The turning point for many was the first episode of the second season, “Chapter 14.” Here we are, fully engaged with these characters, rooting for the journalists (I was rooting for the journalists) and waiting to see what amazing one-liners this series would come up with next. And then Zoe died. I had to re-watch the subway scene twice before I believed it was real. It was quick and dirty (just like Frank), an ingenious move on creator Beau Willimon’s part.
It’s the kind of moment where you think about criminal intent and defendants blaming their murders on “insanity.” Frank Underwood is an insane character with direct criminal intent. He didn’t get angry and frustrated and regret his decision. He saw an opportunity to get rid of a pesky journalist, so he took it. We all knew Frank was capable of stepping on anyone (Peter Russo) who was in his way. But this…this was different. This was a character that he had an established sexual and professional relationship with. And he killed her in two seconds. (It was so acrobatic and ninja-like.) That was the turning point for me, the point where I was hooked. Zoe’s death was a classic Hitchcockian move, only viewers had already invested an entire season into her.
The reason why Zoe’s death was so shocking to viewers is because we don’t believe our government officials to be capable of throwing journalists in front of trains when they are getting uncomfortably close to the truth. (9/11 truthers will disagree). In reality, dictatorships and corrupt regimes all over the world have the power to kill and do so regularly. Especially journalists. I find it so interesting that we are fascinated by a concept of unethical government and abuse of power when there is so much damn truth to it. We are romanticizing tyranny. We are making crooked governments into a drama series and it’s enticing and addicting because that’s not how we think we live. It’s dramatic to imagine Congress as a group of blood-thirsty criminals. Things like that “just don’t happen” in this country — so we make it into a TV show.
The group gave Ohio a “D-” ranking after its government spending transparency website earned 51 points out of 100 in U.S. Public Interest Research Group's fifth annual “Following the Money” report.
“Ohio’s been kind of sinking through the ratings year by year,” says Phineas Baxendall, a U.S. PIRG senior policy analyst and co-author of the report released on Tuesday. “It used to do much better, which doesn’t mean they’re dismantling their transparency systems. It just means our standards get tougher each year and they’re more staying in place while other states are improving.”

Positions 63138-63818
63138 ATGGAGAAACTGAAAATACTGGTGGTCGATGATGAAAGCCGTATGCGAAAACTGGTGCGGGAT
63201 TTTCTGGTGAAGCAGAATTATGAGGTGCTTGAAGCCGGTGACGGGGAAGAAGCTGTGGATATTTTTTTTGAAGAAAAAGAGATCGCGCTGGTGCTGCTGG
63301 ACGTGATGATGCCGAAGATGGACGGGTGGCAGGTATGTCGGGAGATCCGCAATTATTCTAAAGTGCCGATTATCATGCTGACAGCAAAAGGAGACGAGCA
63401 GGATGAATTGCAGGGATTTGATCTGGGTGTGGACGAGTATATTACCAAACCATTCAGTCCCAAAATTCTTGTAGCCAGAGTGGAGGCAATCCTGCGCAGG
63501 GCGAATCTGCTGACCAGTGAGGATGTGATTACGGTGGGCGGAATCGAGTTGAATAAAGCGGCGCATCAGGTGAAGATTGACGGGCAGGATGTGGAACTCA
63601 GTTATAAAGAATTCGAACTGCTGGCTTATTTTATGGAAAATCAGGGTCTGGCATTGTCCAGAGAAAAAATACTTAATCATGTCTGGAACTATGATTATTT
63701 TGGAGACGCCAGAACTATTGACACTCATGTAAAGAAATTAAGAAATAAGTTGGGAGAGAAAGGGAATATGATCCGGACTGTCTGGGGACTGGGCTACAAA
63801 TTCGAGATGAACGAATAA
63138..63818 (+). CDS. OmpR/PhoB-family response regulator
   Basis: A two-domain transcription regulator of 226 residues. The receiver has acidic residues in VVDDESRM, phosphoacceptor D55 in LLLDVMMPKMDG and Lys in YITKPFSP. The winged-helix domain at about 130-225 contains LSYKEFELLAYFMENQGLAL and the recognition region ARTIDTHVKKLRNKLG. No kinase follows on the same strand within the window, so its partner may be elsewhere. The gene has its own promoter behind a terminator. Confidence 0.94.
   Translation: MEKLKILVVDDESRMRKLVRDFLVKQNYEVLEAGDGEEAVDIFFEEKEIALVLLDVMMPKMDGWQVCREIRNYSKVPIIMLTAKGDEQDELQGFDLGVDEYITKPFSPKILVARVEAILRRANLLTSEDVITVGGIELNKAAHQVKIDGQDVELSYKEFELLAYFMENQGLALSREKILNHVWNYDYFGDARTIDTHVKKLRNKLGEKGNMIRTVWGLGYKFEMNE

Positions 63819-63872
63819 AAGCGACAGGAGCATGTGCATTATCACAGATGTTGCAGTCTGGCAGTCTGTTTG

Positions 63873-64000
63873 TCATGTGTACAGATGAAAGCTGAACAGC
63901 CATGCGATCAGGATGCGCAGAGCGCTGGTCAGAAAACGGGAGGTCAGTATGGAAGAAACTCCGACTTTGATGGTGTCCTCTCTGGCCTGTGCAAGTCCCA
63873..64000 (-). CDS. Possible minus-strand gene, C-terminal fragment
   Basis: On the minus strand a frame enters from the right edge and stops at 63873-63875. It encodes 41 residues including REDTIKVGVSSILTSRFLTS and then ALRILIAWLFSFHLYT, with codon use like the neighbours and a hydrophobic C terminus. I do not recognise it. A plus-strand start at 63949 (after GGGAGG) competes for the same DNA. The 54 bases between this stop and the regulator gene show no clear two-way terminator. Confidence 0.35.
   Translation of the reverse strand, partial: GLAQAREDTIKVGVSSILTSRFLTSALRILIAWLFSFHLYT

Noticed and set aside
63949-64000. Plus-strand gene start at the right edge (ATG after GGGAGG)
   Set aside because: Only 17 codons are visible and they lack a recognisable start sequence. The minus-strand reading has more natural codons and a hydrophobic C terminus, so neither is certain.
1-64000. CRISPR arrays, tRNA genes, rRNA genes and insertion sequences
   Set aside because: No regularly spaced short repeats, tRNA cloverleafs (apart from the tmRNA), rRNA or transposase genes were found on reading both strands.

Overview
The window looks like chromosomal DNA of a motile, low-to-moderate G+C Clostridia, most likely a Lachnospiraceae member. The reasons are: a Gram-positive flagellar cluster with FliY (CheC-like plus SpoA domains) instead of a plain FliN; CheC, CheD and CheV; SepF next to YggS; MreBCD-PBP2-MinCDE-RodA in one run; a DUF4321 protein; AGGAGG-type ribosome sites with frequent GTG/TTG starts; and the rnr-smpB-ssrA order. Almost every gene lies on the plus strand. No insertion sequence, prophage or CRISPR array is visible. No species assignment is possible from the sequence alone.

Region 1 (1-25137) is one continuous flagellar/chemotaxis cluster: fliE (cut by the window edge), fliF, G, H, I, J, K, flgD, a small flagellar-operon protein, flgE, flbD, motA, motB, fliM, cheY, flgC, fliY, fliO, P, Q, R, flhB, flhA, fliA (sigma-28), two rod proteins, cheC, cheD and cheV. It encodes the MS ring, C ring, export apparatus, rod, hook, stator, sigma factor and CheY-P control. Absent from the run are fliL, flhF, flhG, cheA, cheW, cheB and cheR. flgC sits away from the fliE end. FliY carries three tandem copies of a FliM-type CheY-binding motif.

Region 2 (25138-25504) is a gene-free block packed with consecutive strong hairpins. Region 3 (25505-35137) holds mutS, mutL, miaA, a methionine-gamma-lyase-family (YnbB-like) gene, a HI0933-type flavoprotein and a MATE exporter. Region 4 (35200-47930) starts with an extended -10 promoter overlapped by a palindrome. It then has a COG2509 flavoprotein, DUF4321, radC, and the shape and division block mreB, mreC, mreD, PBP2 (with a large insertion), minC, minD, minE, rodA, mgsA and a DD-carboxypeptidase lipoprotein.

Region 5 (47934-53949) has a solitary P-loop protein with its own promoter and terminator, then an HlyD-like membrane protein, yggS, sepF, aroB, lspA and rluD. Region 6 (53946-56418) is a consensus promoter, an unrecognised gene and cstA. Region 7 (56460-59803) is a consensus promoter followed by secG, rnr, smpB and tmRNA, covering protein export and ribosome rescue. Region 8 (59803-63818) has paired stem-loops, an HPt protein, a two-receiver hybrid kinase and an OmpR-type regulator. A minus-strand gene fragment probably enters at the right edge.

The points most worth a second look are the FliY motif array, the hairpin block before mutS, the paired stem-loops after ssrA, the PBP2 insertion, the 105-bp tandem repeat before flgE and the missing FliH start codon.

Ohio’s the only state in the nation that doesn’t offer certain customizable search options including bid award recipients, keywords, agency and bulk download searches. Ohio’s poor score follows three years of ranking in the bottom half of the study.
Researchers look for transparency websites to be comprehensive, one-stop and offer simple search formats.
The nation as a whole is moving toward a more transparent approach to documenting government spending. Since PIRG began the study, all six categories it uses to compile rankings have shown an increase in states performing specific duties. The largest leaps in the past five years involve showing how a project benefits from taxpayer subsidies, which has seen an increase from two to 33 states, and how tax money is spent with an increase from eight to 44 states. All states now have ledger listings for transactions of any government spending on a website, compared to only 32 five years ago.
Ohio’s score doesn’t reflect Cincinnati’s efforts to be transparent. In a 2013 study in transparency of the 30 largest cities in America, Cincinnati scored a “B+” for providing ledger listings for spending information, allowing Cincinnatians to view where money is spent, specific recipients of tax subsidies and the existence of a service request center allowing residents to notify officials about quality of life issues.
Suggestions for improvement included making checkbook-level spending information searchable by the vendor who received the money and developing a comprehensive transparency website.
“We feel strongly that this isn’t a partisan issue, and the fact that states that do best in our rankings show no political pattern, with Texas and Massachusetts standing side-by-side, sort of speaks that this is one of those issues that should not be politicized,” Baxendall says. “We look forward to advancement in transparency in Ohio regardless of who is in office.”
The fellas of Mad Men showed off their mad manes (sorry) when Jon Hamm and Pete Campbell revealed some pretty epic ‘dos to the public this week.
Let’s start with
Mr. Draper. Apparently in all my research of Jon Hamm (Read: browsing his
free-ballin’ pics), neither I — nor the rest of the
Internet — realized the star had appeared on the short-lived dating show The Big Date in 1996. The USA Network game show was hosted by Mark Walberg (the Antiques Roadshow one, not the triple-nipple one).
Hamm, identified on the show as a waiter, rocked the classic ‘90s parted shaggy
‘do (which I like to call the Shawn Hunter).
And as if that wasn’t enough to confuse your boner (or ladyboner), just watch as he
describes his perfect first date:
(Cut to the 2-minute mark for Hamm’s introduction, but seriously just watch the whole thing).